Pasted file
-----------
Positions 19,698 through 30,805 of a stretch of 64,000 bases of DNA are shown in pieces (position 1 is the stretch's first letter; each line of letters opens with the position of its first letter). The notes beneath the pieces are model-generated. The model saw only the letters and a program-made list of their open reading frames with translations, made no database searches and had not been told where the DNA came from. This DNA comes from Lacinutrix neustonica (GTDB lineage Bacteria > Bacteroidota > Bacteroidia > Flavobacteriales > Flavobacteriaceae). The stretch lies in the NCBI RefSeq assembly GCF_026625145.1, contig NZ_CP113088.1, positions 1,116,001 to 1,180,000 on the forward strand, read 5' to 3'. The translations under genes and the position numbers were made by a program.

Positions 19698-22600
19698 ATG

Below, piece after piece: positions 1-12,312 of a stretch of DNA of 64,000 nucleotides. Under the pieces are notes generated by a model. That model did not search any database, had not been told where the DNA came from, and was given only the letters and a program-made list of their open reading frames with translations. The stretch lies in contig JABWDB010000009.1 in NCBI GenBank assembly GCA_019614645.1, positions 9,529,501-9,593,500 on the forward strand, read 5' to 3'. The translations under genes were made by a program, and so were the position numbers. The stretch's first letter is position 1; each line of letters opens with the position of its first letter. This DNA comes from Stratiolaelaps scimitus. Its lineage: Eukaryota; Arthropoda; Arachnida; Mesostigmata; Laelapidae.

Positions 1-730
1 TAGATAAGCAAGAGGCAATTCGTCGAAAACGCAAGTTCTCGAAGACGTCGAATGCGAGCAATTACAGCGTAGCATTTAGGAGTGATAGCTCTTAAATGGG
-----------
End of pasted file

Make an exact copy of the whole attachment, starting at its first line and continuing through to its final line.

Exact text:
Positions 19,698 through 30,805 of a stretch of 64,000 bases of DNA are shown in pieces (position 1 is the stretch's first letter; each line of letters opens with the position of its first letter). The notes beneath the pieces are model-generated. The model saw only the letters and a program-made list of their open reading frames with translations, made no database searches and had not been told where the DNA came from. This DNA comes from Lacinutrix neustonica (GTDB lineage Bacteria > Bacteroidota > Bacteroidia > Flavobacteriales > Flavobacteriaceae). The stretch lies in the NCBI RefSeq assembly GCF_026625145.1, contig NZ_CP113088.1, positions 1,116,001 to 1,180,000 on the forward strand, read 5' to 3'. The translations under genes and the position numbers were made by a program.

Positions 19698-22600
19698 ATG

Below, piece after piece: positions 1-12,312 of a stretch of DNA of 64,000 nucleotides. Under the pieces are notes generated by a model. That model did not search any database, had not been told where the DNA came from, and was given only the letters and a program-made list of their open reading frames with translations. The stretch lies in contig JABWDB010000009.1 in NCBI GenBank assembly GCA_019614645.1, positions 9,529,501-9,593,500 on the forward strand, read 5' to 3'. The translations under genes were made by a program, and so were the position numbers. The stretch's first letter is position 1; each line of letters opens with the position of its first letter. This DNA comes from Stratiolaelaps scimitus. Its lineage: Eukaryota; Arthropoda; Arachnida; Mesostigmata; Laelapidae.

Positions 1-730
1 TAGATAAGCAAGAGGCAATTCGTCGAAAACGCAAGTTCTCGAAGACGTCGAATGCGAGCAATTACAGCGTAGCATTTAGGAGTGATAGCTCTTAAATGGG